Ralph Towner With Glen Moore - Trios/Solos (1972)

Genre: Jazz | Total Time: 43:47 | Size: 99.88 MB | MP3 320 kbps
01. Brujo
02. Winter Light
03. Noctuary
04. 1x12
05. A Belt of Asteroids
06. Re: Person I Knew
07. Suite: 3x12 (Part 1)
08. Suite: 3x12 (Part 2)
09. Suite: 3x12 (Part 3)
10. Raven's Wood
11. Reach Me, Friend

Ralph Towner - guitar,piano
Glen Moore - bass
Paul McCandless - oboe
Colin Walcott - tabla
Produced by Manfred Eicher

1973 ECM Records GmbH
Recorded November 27-28 1972 at Sound Ideas Studio, New York City.

Essentially an Oregon album under a different name, Trios/Solos consists mainly of Ralph Towner originals culled from the group’s Vanguard sessions. The opening “Brujo” is anchored by Towner’s twelve mighty strings and the late Collin Walcott’s tabla stylings, leaving a winding crevice through which Glen Moore works his whimsical bass. “Noctuary” features Paul McCandless on oboe, soaring loosely through the Towner/Moore fulcrum before the trio ties itself into a tightly improvised not. The Bill Evans tune “Re: Person I Knew” stands out in a gorgeous rendition. Towner doubles on piano and 12-string—laying down a sound that would soon crystallize into his classic ECM album Solstice—as Moore lurks in the background. “Raven’s Wood” continues the same configuration, only this time with nylon, darkening its pastoral modality with nocturnal visions.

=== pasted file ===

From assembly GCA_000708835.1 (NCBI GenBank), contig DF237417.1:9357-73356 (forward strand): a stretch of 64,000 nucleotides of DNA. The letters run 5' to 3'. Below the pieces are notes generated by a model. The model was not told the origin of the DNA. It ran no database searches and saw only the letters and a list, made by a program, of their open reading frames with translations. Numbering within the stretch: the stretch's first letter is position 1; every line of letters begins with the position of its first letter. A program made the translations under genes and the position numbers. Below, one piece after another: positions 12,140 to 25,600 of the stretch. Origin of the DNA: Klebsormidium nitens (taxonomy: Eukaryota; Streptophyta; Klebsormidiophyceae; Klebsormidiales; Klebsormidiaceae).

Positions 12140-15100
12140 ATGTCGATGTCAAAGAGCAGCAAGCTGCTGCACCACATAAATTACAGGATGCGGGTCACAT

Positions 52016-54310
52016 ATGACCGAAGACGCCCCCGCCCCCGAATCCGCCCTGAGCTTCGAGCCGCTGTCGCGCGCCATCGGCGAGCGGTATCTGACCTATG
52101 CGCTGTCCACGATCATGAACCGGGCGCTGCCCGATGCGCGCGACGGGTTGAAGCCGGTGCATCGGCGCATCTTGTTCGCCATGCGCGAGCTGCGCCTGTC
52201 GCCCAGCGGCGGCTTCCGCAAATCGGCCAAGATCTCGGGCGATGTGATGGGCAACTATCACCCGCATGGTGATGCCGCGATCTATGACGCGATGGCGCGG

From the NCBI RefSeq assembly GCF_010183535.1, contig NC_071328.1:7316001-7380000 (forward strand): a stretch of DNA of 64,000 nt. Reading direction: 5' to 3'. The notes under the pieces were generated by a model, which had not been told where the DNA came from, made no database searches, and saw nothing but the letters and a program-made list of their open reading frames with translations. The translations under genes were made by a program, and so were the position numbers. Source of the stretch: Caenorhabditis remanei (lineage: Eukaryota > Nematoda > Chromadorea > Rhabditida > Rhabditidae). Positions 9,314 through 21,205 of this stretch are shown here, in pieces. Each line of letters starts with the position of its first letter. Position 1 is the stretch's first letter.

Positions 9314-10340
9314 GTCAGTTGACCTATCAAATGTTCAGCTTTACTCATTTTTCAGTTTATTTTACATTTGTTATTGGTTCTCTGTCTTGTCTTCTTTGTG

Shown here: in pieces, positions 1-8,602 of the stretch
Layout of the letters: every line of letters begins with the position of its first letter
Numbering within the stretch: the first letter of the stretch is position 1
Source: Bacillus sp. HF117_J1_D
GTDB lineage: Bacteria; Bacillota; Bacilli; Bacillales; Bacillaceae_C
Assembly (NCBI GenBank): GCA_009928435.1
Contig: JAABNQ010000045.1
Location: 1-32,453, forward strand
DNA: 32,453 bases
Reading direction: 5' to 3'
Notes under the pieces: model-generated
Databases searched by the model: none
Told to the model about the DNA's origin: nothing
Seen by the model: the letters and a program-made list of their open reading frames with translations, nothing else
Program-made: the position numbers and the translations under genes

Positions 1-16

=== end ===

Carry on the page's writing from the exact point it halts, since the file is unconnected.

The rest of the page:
Despite the intimate wonders of these trios, the album’s titular solos abound with some of its most focused and furthest-reaching moments. Moore’s “A Belt Of Asteroids” is a curious one at that. Seeming at first out of place in its present company, it carefully peels open the album’s outer layers with every twang. The remainders feature Towner doing what he does best. Take the compact “Suite: 3?12,” a carefully thought out composition in which his palpable picking and love for harmonics shines through at every turn, not to mention his consistently progressive energy. The last of the three movements is more aggressive in its attack and wound around a precise rhythmic core. “Winter Light” is heavily steeped in 6-string nostalgia, lonely but content in its solitude. “1?12” is, by contrast, a run along a blazing trail. Lastly, we have “Reach Me, Friend,” a snapshot of expectation that breathes with audible resolve.

As the driving force behind the album, Towner’s technique is mellifluous as usual, forging an aerial sound that constantly surveys the untouched lakes shimmering below like mirrors in the brilliance of his execution. Despite the lush performances throughout, the imagery is all so viscerally sere. And while there is no danger in what we see, there remains a threat unseen, lingering just beyond the horizon, quelled only by the arrival of the morning sun.

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